In fact, compared to the hour I just spent watching ABC’s fairy tale-themed new show, Once Upon A Time, Bangor, Maine is paradise on earth.
The show’s concept is a little convoluted, which is why I had such a vague idea of what I was going to watch, despite reading several summaries beforehand.
I’ll give it my best shot: Some time ago in that vague story-land that should, if we’re reading the stories right, be Europe in the middle ages, but always turns out instead to be some fantasy video-game set, Snow White is rescued by her Prince, gets knocked up (like you do), and then is the victim of a terrible curse set upon her by the Evil Queen. Evil Queenie stops time, dooming everyone in video game land to live immortally in a state of amnesia, not remembering who they are or what they all meant to each other.
Flash forward to present day: Emma Swan, a sad (and sadly written) female protagonist is having a bummer of a birthday when knock, knock—a small boy named Henry arrives at her door with a strange leather-bound book. He introduces himself as her son given up for adoption 10 years before, and convinces her to drive him home to Maine from Boston. Emma does this, because any lonely woman who clearly doesn’t want to deal with a kid would rather do an overnight drive to Maine with said strange child rather than call the authorities, try to contact the child’s adoptive parents, or do any sort of responsible adult thing.
Thus, we arrive in Storybrooke, Maine, where lo and behold! All the characters from Henry’s crazy book, appropriately titled “Once Upon a Time”, are living with Story-Amnesia, unaware that they are so-and-so. The Evil Queen, who is Mayor of
Wasilla Storybrooke, is Henry’s adoptive mom, and she and Emma have a little tete-a-tete in which Emma decides she really does like that kid and gets all in Evil Queen’s face, asking her questions like “But do you really love him?”, which is a completely appropriate question to ask someone who adopted and raised your unwanted child that you were calling a nutcase just a commercial break before.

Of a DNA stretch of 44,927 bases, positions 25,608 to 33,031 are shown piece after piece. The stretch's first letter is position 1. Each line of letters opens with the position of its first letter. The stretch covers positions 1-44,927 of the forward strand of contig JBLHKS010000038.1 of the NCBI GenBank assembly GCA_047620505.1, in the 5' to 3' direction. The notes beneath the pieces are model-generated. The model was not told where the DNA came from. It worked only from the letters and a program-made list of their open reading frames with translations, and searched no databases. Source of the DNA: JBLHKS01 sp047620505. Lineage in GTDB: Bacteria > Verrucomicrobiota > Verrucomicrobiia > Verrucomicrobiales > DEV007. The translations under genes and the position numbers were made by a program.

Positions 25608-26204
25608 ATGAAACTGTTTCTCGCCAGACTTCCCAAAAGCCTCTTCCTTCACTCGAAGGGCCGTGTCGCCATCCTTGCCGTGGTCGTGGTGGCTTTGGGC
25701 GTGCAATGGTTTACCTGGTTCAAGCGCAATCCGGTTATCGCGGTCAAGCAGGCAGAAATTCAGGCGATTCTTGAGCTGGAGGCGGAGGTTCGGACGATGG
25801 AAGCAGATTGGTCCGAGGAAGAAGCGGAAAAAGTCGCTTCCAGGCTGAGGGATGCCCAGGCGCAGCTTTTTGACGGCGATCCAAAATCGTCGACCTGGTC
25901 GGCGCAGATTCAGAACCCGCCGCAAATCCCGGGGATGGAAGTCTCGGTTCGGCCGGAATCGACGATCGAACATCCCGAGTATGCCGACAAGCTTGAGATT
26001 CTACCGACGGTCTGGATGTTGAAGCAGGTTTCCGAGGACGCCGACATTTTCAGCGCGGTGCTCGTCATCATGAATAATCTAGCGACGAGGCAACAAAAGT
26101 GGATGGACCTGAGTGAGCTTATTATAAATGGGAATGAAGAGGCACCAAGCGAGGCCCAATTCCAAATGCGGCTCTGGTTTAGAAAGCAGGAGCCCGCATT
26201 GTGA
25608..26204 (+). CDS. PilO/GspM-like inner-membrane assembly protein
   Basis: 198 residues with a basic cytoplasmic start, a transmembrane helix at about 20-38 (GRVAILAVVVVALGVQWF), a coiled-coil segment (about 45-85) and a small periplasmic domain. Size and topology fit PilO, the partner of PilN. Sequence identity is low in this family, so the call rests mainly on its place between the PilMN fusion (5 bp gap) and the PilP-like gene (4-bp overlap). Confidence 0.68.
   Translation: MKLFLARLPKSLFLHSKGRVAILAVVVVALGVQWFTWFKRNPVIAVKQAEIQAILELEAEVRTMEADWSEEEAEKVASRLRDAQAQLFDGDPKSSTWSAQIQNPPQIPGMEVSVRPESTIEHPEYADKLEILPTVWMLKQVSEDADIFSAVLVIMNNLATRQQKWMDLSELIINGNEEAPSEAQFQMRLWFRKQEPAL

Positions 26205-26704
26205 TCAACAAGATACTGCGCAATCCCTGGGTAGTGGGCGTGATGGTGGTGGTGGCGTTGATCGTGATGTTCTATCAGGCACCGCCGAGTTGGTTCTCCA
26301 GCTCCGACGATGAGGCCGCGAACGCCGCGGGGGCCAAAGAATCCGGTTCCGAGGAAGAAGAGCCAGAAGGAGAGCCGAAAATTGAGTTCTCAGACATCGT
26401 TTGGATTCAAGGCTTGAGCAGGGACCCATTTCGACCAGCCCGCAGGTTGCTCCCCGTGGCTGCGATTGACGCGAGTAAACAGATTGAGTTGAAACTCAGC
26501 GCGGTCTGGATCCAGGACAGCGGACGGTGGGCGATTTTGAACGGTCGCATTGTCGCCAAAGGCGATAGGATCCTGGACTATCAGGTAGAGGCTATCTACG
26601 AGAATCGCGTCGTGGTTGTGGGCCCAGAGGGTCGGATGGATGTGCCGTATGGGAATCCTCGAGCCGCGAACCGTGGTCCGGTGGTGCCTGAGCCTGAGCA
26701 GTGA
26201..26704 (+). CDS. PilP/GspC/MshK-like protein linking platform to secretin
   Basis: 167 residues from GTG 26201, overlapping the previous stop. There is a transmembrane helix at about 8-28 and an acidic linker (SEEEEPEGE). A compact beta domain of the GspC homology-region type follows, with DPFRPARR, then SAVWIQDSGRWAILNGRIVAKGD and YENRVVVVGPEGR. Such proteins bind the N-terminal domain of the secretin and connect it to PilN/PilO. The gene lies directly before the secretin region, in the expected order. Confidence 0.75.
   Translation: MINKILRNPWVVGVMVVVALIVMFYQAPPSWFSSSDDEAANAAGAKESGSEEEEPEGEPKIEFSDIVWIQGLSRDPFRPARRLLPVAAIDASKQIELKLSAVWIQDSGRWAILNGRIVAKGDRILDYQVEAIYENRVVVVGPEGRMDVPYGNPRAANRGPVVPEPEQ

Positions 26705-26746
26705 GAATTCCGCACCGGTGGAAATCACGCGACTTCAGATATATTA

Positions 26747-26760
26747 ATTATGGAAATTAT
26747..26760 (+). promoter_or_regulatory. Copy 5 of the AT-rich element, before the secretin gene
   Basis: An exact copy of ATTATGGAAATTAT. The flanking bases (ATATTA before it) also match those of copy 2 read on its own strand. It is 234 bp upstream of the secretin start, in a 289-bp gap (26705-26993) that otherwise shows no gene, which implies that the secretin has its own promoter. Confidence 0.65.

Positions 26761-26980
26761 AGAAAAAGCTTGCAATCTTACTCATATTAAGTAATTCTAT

Emma Swan decides to stay in Storybrooke rather than return to her home in Boston and we all get to wait and see how this completely underdeveloped character will somehow save the inhabitants of Storybrooke, so that they can all go on wearing their Sci-Fi garb and waving swords about.
I wanted this show to be good. Fairy tale retellings are my bag, in a big way. But the combination of bad writing and character development with what I soon found to be a blatant “nobody knows, so who cares?’ attitude towards the fairy tales themselves wore on me until it was a chore to turn the volume up after the commercial breaks. I just wanted it to be over.
I’m sure there are others out there commenting on how the relationship between adopted child, adoptive mother, and birth mother are so underdeveloped in this show, so I won’t go into the glaring generalizations and convenient character motivations there, except to say this: even if a show is generally a fantasy, if it applies a realistic narrative as a foil to that fantasy, then that reality has to be sharp in order for the contrast to work its magic. If Emma’s whole interior monologue when confronted by Henry is, “Ok, sure, I didn’t want you but I’ll drive all night in the rain for you,” and the show never gives us a compelling (or even just interesting and unique) reason why, then why have any part of this show set in the “real world” at all? Why not just go all David Lynch and create a world in which the bad logic makes sense?
But what I really want to address here is the fairy tale aspect, not the so-called reality bit.
A great deal of buzz on Twitter surrounded “figuring out” who all the characters were–ok, knock yourselves out. You had Snow White, her dwarves, her prince, Rumplestiltskin, Red Riding Hood, a fairy, Geppetto the woodcarver (I’ll get to that), Granny, etc.
Should be right up my alley, right? Fairy tale characters, a somewhat interesting concept involving stopped time. Ok. But what the creators of this show have done is something that gets so under my skin, I can’t bear to watch it unfold. All promotional material has made free use of the term “fairy tale.” It’s a show about fairy tales, featuring fairy tale characters, etc. And yet, the pilot episode proves that when it comes to ABC and Disney, “fairy tale” means just about anything, when in fact it has a very specific definition: